Yankees center fielder Curtis Granderson and New York City’s Public Schools Athletic League announced Thursday that Granderson will be donating 300 Louisville Slugger bats to the league’s softball and baseball teams. The announcement took place at South Bronx High School.
“One of the big things that my foundation, myself and my family have instilled and the reason why we wanted to do this, I love baseball,” Granderson said on Thursday. “I’ve been playing baseball since I was 6 years old, I played many sports. Now I’m 30 years old, still playing, obviously, loving it, but one of the crazy things I hear when I talk to different people about why they don’t play, it’s expensive. With the help of Louisville Slugger and my foundation, the Grand Kids Foundation, we were able to donate these bats. I’m sure as the softball players and the baseball players can attest to, this is probably the most expensive piece of all your equipment.”
With metal bats being banned from high school competition in New York City since 2007, teams are forced to rely on wooden bats, which can break easily during the course of a game -- or practice -- and become costly to replace. While talking to those in attendance Thursday, Granderson mentioned how he broke two bats during a game recently.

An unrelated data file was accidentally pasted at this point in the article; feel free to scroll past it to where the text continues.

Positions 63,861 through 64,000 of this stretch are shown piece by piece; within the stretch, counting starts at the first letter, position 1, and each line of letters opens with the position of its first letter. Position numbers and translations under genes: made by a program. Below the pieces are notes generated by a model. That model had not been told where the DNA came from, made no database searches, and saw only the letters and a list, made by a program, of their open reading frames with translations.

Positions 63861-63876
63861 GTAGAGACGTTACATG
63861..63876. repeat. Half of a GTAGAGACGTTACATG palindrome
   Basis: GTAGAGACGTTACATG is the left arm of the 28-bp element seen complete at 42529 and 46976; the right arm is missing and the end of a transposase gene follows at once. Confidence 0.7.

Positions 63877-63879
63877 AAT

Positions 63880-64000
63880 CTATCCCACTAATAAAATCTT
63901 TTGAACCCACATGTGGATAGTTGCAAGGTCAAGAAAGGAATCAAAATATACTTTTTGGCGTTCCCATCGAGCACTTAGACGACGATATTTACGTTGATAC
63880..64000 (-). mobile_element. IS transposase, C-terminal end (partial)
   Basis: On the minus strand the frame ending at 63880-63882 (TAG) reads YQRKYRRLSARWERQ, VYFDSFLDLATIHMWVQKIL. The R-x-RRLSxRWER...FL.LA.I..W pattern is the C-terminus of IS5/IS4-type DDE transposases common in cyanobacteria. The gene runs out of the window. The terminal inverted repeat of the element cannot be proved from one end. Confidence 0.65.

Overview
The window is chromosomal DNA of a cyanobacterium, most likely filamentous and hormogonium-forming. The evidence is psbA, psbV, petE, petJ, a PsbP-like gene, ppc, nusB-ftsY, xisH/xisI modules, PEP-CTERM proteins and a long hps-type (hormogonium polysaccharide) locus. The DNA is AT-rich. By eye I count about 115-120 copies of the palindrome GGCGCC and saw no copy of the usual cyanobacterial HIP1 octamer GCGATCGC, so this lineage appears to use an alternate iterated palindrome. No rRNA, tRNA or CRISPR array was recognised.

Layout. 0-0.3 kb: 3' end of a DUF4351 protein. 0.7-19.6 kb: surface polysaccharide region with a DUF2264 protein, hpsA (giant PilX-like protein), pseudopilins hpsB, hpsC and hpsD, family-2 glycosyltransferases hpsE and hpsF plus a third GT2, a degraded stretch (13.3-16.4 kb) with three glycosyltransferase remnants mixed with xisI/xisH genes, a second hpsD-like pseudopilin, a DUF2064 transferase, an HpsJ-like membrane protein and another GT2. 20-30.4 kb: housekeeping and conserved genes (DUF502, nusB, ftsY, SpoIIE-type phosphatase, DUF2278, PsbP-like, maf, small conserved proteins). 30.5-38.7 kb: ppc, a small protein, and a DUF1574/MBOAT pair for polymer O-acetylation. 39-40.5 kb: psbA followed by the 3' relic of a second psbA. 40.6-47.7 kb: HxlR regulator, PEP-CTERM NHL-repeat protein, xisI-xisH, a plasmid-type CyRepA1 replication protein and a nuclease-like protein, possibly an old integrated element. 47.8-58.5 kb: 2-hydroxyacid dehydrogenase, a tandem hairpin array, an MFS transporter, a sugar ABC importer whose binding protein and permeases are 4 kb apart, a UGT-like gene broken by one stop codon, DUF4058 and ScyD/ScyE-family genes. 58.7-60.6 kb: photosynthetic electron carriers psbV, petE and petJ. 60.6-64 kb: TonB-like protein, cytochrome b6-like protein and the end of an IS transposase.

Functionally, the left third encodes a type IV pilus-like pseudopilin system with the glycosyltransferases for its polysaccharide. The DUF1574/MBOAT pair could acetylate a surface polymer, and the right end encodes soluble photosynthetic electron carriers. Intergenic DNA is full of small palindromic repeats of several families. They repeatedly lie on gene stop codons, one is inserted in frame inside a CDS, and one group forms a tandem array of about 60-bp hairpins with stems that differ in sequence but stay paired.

The PSAL will provide the 300 bats to its 115 softball teams and 139 baseball teams, according to New York City Department of Education Spokesperson Margie Feinberg. According to the New York Daily News, a PSAL official said the donation is worth approximately $50,000.
According to Louisville Slugger’s website, wooden bats can range from about $20 to more than $100 apiece.
“You can see how the game can start to get up there in price and I never want to go ahead and have kids say 'hey, I can’t do it because it’s too expensive,’ so hopefully this is one of the ways we can help out to keep kids playing, keep kids active,” Granderson said.
He added: “I hope the bats can take you guys on to further and much further heights. Championships, scholarships and on. Just continue to do it and thank you for allowing me to do this.”
Granderson was joined at South Bronx High School by New York City public schools Chancellor Dennis M. Walcott, who lauded the Yankees center fielder’s charity work.
“By having these bats, it gives your team and others an opportunity to compete and compete really well,” Walcott said. “On top of that, it allows you really to say you are here in the presence of a professional ballplayer who is not just here because he thinks lightly of you, he’s here because he thinks so seriously about you and all the students like you to make sure he gives up his time, he creates a foundation to donate back into the community and make the city and the country a better place. And Mr. Granderson, I want to say thank you to you.”